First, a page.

MINNEAPOLIS — J.J. Barea’s sharp words came out calmly, plainly, a collision of urban American and Puerto Rican intermingling in his accent.
"I wish Kevin would’ve just came up to me, face-to-face, man-to-man, and said it," Barea said, "but it’s no big deal."
"It" was a public, postgame expression of displeasure from Kevin Love, blaming Barea and fellow second-unit anchor Dante Cunningham for moping on the bench during a close loss Jan. 8 to Phoenix. Love had told reporters he was unhappy with the reserves on one other occasion earlier in the season, also drawing Barea’s ire.
But this wasn’t a product of some underlying feud between the franchise’s superstar and one of its most seasoned veterans, Barea said. He and Love live in the same Twin Cities apartment building, sometimes grab a drink at the bar on its main level.
"Everybody likes each other," Love said gruffly back in the dispute’s immediate aftermath.
To Barea, this was merely one of many glimpses into the persona of Minnesota’s backup point man the past three seasons — a fiery, emotionally driven sparkplug that’s as honest and outspoken as he is aggressive with the basketball.
And while he admitted afterward they’re not always the best form, needing to cool down after being benched in a tight game or getting hot at a teammate for calling him out are simply parts of who he is.
"If I don’t get mad," Barea said, "it’s not gonna be me."
And an organization that’s facing a 10-year playoff drought unless it changes course this season could frankly use a similar fire, Barea said.
"I’ve been saying it all year, since I got to Minnesota," Barea said. "We need a little more emotion, more anger and stuff like that."
For the short, lightning-quick, eight-year vet, too much passion can cause him to lose control — on and off the court. That’s when turnovers, horribly mistimed errant 3-pointers and spats happen.
When he harnesses it, the past week happens.
In three of the Timberwolves’ past four games, Barea has scored in double figures off the bench, including 18 points just before the All-Star break against Denver and a season-high-tying 21 Sunday at Portland. He’s shooting 55.8 percent from the floor during that time, a number boosted by an 8-for-8 showing at home against the Nuggets.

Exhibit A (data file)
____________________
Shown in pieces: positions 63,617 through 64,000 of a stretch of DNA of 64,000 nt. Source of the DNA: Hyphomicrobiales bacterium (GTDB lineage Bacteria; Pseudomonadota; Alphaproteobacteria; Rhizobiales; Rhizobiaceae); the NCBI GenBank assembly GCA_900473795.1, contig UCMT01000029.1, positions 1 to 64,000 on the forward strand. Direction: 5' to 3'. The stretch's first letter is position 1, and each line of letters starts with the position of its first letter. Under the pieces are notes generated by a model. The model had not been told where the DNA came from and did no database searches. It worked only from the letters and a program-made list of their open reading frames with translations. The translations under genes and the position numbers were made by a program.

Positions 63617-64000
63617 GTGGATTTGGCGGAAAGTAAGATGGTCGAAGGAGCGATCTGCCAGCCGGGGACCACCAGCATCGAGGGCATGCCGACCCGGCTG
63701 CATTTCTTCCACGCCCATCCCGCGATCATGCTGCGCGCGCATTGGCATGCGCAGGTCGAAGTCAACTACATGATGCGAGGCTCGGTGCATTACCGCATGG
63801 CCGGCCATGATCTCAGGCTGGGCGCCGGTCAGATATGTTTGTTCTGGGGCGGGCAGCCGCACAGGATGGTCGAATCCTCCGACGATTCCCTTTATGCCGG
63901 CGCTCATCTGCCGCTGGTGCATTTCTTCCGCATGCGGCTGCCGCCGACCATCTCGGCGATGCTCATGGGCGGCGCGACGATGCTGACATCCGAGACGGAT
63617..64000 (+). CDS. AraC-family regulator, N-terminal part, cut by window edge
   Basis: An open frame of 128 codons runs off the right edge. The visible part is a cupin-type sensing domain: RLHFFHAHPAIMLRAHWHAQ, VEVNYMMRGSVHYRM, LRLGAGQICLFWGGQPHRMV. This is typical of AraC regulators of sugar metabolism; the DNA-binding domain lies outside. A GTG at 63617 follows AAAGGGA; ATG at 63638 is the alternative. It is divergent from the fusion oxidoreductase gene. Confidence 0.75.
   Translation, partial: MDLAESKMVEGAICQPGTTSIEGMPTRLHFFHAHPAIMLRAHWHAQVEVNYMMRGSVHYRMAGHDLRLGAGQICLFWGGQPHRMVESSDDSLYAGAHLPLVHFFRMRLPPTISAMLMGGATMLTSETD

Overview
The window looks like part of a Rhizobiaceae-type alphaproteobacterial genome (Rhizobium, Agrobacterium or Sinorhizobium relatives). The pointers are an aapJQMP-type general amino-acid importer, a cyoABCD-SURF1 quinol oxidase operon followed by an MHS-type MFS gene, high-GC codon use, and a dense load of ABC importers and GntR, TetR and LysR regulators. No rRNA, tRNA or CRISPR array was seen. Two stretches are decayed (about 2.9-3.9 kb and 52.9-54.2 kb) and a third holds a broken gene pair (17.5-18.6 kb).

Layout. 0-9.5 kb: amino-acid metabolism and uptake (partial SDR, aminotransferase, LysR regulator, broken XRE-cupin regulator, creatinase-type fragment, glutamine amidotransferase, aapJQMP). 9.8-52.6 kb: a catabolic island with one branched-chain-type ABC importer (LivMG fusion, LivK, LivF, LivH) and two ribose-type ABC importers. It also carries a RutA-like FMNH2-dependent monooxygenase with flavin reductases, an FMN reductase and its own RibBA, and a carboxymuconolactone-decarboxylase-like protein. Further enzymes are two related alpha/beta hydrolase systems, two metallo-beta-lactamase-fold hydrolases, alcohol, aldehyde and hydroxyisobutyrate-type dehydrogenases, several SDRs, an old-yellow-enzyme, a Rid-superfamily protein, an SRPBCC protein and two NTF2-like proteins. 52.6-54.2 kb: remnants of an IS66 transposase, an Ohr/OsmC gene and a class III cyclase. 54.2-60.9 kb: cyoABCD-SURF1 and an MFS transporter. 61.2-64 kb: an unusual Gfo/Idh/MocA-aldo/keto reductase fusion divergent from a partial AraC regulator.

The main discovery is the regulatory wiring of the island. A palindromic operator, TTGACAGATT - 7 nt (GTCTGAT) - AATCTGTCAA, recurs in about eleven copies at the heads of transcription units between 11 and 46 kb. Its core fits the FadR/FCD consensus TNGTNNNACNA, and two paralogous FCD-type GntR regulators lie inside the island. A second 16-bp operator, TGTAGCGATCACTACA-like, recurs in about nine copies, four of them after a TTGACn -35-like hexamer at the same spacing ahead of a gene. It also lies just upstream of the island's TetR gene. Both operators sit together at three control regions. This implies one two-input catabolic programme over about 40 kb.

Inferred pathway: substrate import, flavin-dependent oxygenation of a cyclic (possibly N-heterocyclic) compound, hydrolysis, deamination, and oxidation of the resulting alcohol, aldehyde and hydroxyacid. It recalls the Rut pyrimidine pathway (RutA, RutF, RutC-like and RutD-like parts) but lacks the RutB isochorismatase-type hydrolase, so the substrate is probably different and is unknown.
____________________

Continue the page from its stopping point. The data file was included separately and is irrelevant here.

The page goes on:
If I don’t get mad, it’s not gonna be me.
He hasn’t been as steady the past two contests. Saturday in a rout of Utah, he scored just seven points on 3-of-9 shooting. Sunday, he scored 15 points in the first half before he and his team wilted after halftime, blowing an 18-point lead in a 108-97 loss to the Blazers.
But generally, when Barea’s on, the second unit’s right there with him.
"We need him off the bench to give us scoring," coach Rick Adelman said. "When he’s shooting the ball well, it really helps us. It helps the second group on the floor, because he can be the shot maker."
For much of the season, Barea hasn’t filled that role adequately. Even after his recent tear, he’s shooting 41 percent — the lowest mark since his rookie year in Dallas. He’s never been a very effective defender or distributor, certainly not on the level of the guy that starts ahead of him, fellow Spanish speaker Ricky Rubio.
As of last week, trade-deadline rumors involving Barea going to Memphis or elsewhere to make room for Denver’s Andre Miller were flying around the Internet. Perhaps a change of scenery would’ve helped him regain the shooting touch he famously exhibited during the Mavericks’ 2011 championship run.
But Barea, who signed with Minnesota as a free agent ahead of the 2011-12 season, wouldn’t rather be anywhere else.
"You never really want to get traded," said Barea, who started three games in the 2011 Finals and hit 4 of 5 triples in Game 5. "I think I’m in a good situation here. I think we’ve got a good group of guys with a good staff. So I don’t want to go nowhere."
If he continues at his current pace, the Timberwolves might be just as happy their reported attempts to send Barea and Chase Budinger to Memphis in exchange for Tayshaun Prince and perhaps Tony Allen fell through.
They’re 5-2 this season when Barea scores 15 or more points. Strangely enough, both of his 21-point efforts have come in defeat.
"He’s been good for us lately," Rubio said. "He’s been making a lot of shots, and he’s a veteran player, you know? He knows how to take opportunities and step up when he needs to."
It’s caused Adelman to bench his starting point man in the fourth quarter several times this season, a course of action that’s produced mixed results for a team sitting 6 ½ games out of the Western Conference playoffs heading into Tuesday night’s game at Phoenix.
Sometimes, Barea’s been collected and effective, running through Adelman’s progressions and finding Love, Nikola Pekovic and Kevin Martin — when healthy — while making a clutch shot or two himself. But too frequently, he chucks up ill-advised 3s and rushes things rather than orchestrating them.
Yet when he’s got his head on straight, emotions and all, he can be the scoring floor general Minnesota has yet to find in Rubio or anywhere else on its 2013-14 roster.
"Sometimes, I think I put too much pressure on myself," Barea said. "When we’re not scoring, I try to attack too much, and that’s when I get myself in trouble. I’ve just got to let the game come to me there in the second unit and just see what happens."